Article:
Kerry defends Obama's Israel legacy, claims 'best friend' status

"You can lead a horse to water but you can't make it drink. We did a lot of leading to a lot of water, but people decided they weren't ready for one reason or another to move," Kerry stated.

January 17, 2017 11:32
2 minute read.
Kerry China

US SECRETARY of State John Kerry attends a bilateral meeting in China last month. (. (photo credit: REUTERS)


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Outgoing US Secretary of State John Kerry rebuffed claims that the Obama administration has failed to resolve the conflict between the Palestinians and the Israelis, in a CNN interview with Christian Amanpour on Monday.

When faced with a statement from Amanour  that "basically yet another administration" has not been successful in reaching peace in the conflict, Kerry replied with a stern "no."

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"When you say another administration has failed to do this, no, no. "

He added, "the leaders of one country and one entity have failed to come to the table and reach agreement," Kerry said.
John Kerry lays out Mideast peace vision

Kerry was quick to correct himself when he began to say "two states" had failed to come to negotiations.

During Kerry's tenure he traveled to mediate between Israeli and Palestinian leaders on numerous occasions in what's known as shuttle diplomacy, to no avail.

"You can lead a horse to water but you can't make it drink. We did a lot of leading to a lot of water, but people decided they weren't ready for one reason or another to move," Kerry stated.

Kerry defended the Obama administration's decision to abstain from anti-settlement UN resolution 2334 in late December by saying that "all we are trying to do is speak as a good good solid best friend of Israel."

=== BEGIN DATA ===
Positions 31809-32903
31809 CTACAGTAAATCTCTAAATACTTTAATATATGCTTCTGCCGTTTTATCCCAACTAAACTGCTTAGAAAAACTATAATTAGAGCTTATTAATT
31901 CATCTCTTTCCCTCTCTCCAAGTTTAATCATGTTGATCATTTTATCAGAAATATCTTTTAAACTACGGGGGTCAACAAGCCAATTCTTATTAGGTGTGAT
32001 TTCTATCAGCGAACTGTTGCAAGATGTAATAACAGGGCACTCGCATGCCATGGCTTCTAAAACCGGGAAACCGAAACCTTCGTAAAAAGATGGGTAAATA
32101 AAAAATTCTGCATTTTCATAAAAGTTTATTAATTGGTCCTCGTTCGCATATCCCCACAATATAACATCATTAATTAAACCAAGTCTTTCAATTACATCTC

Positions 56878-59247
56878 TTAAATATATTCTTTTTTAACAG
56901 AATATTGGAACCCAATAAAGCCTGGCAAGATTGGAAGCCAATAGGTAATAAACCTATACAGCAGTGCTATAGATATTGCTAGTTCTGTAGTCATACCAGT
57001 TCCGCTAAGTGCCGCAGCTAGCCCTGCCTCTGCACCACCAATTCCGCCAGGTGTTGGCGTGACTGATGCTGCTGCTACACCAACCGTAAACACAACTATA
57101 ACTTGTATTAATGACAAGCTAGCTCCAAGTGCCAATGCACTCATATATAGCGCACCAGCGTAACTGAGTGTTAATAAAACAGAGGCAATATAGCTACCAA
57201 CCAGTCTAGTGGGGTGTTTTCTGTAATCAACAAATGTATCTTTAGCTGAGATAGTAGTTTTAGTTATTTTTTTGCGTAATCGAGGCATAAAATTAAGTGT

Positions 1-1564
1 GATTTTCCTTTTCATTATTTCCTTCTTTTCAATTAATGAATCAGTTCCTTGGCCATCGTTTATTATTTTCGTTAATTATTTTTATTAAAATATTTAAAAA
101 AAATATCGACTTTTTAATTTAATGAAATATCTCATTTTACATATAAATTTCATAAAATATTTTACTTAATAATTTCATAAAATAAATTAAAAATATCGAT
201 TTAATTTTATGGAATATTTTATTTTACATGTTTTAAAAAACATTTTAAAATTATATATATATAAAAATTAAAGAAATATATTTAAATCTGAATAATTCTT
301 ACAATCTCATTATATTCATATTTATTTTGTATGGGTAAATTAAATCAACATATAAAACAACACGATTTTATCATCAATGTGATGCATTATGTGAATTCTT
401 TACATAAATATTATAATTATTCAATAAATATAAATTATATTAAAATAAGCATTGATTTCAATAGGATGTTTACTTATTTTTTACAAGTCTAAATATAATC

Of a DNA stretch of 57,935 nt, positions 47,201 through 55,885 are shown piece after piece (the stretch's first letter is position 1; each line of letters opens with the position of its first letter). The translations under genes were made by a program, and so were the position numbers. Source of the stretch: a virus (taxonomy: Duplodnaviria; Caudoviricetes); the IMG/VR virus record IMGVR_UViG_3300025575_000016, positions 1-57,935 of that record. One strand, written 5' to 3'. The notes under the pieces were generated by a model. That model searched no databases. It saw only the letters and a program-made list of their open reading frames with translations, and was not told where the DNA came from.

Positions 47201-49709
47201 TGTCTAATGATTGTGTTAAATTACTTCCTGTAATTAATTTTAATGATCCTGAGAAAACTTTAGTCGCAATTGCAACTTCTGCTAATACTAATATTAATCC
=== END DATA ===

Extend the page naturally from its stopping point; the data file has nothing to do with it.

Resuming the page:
Amanpour responded by inquiring whether Kerry thought that Prime Minister Benjamin Netanyahu was "ungrateful," to which Kerry answered with a tame "no, I'm not characterizing it in anyway whatsoever."

Kerry cautioned that Israel is marching down a road to becoming a "unitary state" that cannot be both a Jewish and democratic state.

Kerry also wished luck to incoming senior advisor to the Trump administration, Jared Kushner, on working to resolve the conflict, adding that "you have to have a theory on how you're going to do that and what compromises are going to be made to do it."

Kushner, 36, an Orthodox Jew who is the grandson of Holocaust survivors, has headed his family’s real estate business and is the publisher of The Observer, a New York newspaper covering real estate and finance. Although he has no experience in government or diplomacy, his father-in law, US President-elect Donald Trump, has said that Kushner “knows the region, knows the people, knows the players.”

Kushner’s views on solving the Israeli-Palestinian conflict have not been made public, although he was said to have contributed to a speech Trump gave to the American Israel Public Affairs Committee in March 2016. In that speech, Trump vowed to move the US Embassy to Jerusalem, “the eternal capital of the Jewish people,” and said the Palestinians must accept as a given the closeness of the US-Israel relationship.

Negotiations between Israel and the Palestinians have been moribund and figures on both sides have been pessimistic about their revival. Trump has offered no details on how he would approach Israeli-Palestinian peace, although he said he would like a crack at negotiating a deal. With his campaign’s approval, the Republican Party over the summer adopted a platform that for the first time since 2004 does not mention a two-state solution, deferring to Israel on what the parameters of peace negotiations should be.

JTA contributed to this article.

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